Weak dollar is better for an export economy. Strong dollar is better for imports. Which is better for the US economy, cheap oil or selling our goods abroad? ETA: which is better, keeping Putin in power or increasing US exports?

  31. DAS says:

    Are stupid, crazy and evil really the only choices? Where does simply drinking too much kool-aid/being massively misinformed fall?

    For instance, I know a person who thinks our biggest problem is our national debt. I know that he is not stupid about all economic matters: he’s a very experienced commercial real estate appraiser. I know that he is not crazy. And certainly by his behavior in his personal life, he is absolutely a swell fellow and not evil. Of course, being in the finance/real-estate sector, the paper of record for him is the Wall Street Journal. So he is massively ill informed by the very paper that’s supposed to inform him the most about economic matters.

    I also know another person who believes that Keynesian economics is a failed doctrine. He’s not stupid — he’s an actuary. He’s not crazy: he’s one of the happier, mellower people I know. And he’s not evil: again, in his personal life, he’s a swell fellow, etc. But he’s a libertarian who fully believes in “limited government”.

    • Warren Terra says:

      It would be nice if we had a smaller national debt, of course. But I’m betting your friend doesn’t vote for Democrats, the party that has consistently delivered a shrinking deficit and a growing economy, instead listening to the low tax sales pitch of the Republicans, who consistently deliver the opposite.

      • DAS says:

        My budget obsessed friend actually is a reliable Democratic voter. He fears, however, the degree to which the Democratic party is shifting to the “hard left” (and wishes the Democratic party would be more like the party as it was in the early 1960s, when he was a teen); to him anyone left of 1990s Bill Clinton is “hard left”.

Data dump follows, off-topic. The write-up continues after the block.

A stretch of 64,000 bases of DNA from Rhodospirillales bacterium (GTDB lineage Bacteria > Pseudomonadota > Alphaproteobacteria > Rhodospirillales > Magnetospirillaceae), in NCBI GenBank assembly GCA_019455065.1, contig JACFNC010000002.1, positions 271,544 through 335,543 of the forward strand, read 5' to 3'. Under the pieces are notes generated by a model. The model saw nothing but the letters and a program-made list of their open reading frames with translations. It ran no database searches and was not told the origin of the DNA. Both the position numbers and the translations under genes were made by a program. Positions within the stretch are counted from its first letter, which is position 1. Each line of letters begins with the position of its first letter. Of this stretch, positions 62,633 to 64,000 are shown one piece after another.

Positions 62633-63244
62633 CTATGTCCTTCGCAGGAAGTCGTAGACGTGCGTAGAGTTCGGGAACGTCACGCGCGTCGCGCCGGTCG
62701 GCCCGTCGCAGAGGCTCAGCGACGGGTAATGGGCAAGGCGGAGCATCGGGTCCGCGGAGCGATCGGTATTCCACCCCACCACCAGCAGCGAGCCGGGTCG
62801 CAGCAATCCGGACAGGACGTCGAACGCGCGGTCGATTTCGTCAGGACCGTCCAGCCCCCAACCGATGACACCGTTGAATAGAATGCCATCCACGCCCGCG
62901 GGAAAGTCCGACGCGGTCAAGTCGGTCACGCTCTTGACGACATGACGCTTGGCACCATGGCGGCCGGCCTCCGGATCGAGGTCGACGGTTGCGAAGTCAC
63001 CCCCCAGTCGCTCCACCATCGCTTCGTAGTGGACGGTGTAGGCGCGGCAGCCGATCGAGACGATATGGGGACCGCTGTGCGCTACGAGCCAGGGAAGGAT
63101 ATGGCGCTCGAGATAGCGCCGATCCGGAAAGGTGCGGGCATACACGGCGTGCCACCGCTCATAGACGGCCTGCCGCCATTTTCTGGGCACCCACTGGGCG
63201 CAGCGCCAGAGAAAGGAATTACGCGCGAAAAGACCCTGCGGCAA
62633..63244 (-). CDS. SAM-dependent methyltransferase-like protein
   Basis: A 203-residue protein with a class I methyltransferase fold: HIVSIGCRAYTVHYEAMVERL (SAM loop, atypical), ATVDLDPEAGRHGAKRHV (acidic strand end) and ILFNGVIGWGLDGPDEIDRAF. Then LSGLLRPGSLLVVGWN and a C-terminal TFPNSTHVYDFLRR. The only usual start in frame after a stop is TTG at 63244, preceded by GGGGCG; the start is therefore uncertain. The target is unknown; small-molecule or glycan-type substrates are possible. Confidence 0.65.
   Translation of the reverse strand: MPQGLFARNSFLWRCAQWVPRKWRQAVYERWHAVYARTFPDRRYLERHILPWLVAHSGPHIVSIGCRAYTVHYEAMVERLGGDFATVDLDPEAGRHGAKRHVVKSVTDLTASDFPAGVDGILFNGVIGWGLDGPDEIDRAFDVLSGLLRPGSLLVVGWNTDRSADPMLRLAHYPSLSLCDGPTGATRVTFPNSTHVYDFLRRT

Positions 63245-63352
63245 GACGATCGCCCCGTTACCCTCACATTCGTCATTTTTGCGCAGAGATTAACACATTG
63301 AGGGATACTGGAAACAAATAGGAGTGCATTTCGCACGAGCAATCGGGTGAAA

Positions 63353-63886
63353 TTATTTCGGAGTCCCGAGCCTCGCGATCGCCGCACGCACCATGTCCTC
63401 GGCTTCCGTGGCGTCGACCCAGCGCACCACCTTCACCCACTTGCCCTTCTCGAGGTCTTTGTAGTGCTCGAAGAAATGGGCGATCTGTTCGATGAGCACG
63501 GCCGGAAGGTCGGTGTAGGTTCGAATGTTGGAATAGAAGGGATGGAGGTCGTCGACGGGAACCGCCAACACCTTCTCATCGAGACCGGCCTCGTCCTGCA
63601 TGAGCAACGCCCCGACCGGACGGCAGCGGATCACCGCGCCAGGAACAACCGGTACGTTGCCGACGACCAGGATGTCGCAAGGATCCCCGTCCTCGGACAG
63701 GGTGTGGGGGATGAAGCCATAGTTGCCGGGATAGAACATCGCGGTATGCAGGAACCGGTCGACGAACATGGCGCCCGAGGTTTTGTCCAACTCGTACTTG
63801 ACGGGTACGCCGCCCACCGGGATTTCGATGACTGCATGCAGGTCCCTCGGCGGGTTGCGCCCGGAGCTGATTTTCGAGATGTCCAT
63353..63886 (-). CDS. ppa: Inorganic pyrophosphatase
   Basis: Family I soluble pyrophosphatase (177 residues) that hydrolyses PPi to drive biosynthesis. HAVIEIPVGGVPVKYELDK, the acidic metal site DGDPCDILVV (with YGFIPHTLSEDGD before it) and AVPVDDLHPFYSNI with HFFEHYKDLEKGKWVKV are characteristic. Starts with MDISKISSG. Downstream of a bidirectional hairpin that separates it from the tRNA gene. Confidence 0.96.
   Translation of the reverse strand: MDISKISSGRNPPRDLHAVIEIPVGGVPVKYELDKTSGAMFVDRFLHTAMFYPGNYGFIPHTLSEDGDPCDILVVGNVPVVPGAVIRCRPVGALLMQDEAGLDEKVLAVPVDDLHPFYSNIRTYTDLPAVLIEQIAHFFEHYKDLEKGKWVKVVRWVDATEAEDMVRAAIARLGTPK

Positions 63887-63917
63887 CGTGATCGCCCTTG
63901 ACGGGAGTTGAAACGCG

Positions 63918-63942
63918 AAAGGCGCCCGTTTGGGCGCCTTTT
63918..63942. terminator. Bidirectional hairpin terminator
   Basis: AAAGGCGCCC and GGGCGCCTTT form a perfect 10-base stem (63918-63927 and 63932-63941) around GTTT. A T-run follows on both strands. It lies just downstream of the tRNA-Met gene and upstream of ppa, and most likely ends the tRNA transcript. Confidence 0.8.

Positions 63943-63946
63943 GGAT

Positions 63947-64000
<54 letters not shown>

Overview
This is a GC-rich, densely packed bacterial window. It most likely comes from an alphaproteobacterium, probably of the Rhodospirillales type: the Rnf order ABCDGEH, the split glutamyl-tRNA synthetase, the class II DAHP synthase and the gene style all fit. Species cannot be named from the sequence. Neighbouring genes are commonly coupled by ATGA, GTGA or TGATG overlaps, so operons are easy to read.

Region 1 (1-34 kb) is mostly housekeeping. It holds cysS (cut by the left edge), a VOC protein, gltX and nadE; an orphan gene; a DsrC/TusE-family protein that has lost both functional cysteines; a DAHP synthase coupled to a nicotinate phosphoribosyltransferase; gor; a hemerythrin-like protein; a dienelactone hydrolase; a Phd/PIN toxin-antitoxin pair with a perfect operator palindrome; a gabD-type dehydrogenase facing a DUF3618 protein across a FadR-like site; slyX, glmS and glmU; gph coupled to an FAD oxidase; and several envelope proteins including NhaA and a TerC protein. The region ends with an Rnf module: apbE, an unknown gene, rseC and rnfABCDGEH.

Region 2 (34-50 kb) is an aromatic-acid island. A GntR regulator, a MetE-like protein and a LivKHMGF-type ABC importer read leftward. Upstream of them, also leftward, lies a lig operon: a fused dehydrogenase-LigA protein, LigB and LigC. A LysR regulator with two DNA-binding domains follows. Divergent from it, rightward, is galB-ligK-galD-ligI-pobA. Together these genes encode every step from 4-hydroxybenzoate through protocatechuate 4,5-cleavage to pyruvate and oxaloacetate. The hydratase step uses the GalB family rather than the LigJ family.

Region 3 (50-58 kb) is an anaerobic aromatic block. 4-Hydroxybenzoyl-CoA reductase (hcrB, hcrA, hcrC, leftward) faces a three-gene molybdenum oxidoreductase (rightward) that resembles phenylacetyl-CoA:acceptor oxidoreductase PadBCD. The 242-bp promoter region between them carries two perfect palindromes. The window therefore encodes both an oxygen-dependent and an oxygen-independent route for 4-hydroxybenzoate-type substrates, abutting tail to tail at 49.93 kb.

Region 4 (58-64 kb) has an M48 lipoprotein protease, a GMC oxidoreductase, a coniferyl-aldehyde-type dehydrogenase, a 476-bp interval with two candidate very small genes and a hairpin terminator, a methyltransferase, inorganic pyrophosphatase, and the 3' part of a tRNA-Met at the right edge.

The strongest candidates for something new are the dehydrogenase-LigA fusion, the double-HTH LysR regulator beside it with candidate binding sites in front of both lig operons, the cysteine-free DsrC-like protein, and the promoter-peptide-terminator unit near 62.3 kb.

• Rob in CT says:

          I know a guy like that (though to him, the proper place for the Dems is Bill Clinton circa 1996).

          ETA:

          wishes the Democratic party would be more like the party as it was in the early 1960s

          Wait, I thought the Democratic Party was the vanguard of the proletariat back then. I’ve been told…

    • Rob in CT says:

      I don’t think those things are comparable. Those people are misinformed about reasonably complex things.

      Trump is flat-out lying about a statistic that is trivially easy to check.

    • DAS says:

      Come to think of it, Frank Wilhoit already answered my question in his comment.

  32. Dennis Orphen says:

    I vote evil.

    Big Lie (an oldie but I goodie): A lie told often enough that it becomes perceived as true.

  33. wabon2 says:

    Reptile brain.

    I first heard of it when I was chatting with a trial lawyer about jury persuasion. Turns out it is a marketing tool, too.

    Oddly, Trump’s reptile brain seems adept at tapping the reptile brains of others.

  34. Joe Bob the III says:

    I think the example chosen to illustrate Crazy in part loops back to the provisions of Stupid. A corollary of the Dunning-Kreuger effect is that not only do stupid people overestimate their own abilities they also fail to recognize or they discount real expertise where it exists in others. Put another way, stupid people not only find stupid people smart, they are just as likely to find smart people stupid.

    Therefore: Dunning-Kreuger helps explain why Trump did not seek out an economics expert for help with his currency question. It doesn’t explain why Trump perceived Mike Flynn as a smart person who would have this answer. If I were to speculate on other Trump motives I would say that he asked Flynn because he considers him a trusted friend. Trump would not go outside his tight circle of trusted advisors for advice because with third parties he would fear the loss of face that might come from not knowing the answer.

  35. ixnay says:

    I’m surprised no one has linked to this, one of my favorite discussions of the problem, plus, Venn diagrams!
    http://vagabondscholar.blogspot.com/2010/11/stupid-evil-crazy-vortex.html

    • ΧΤΠΔ says:

      Love It! I actually saw this a few years ago, but when I went back to find it I’d forgotten the link & kept looking for it on No More Mister Nice Blog (also very good).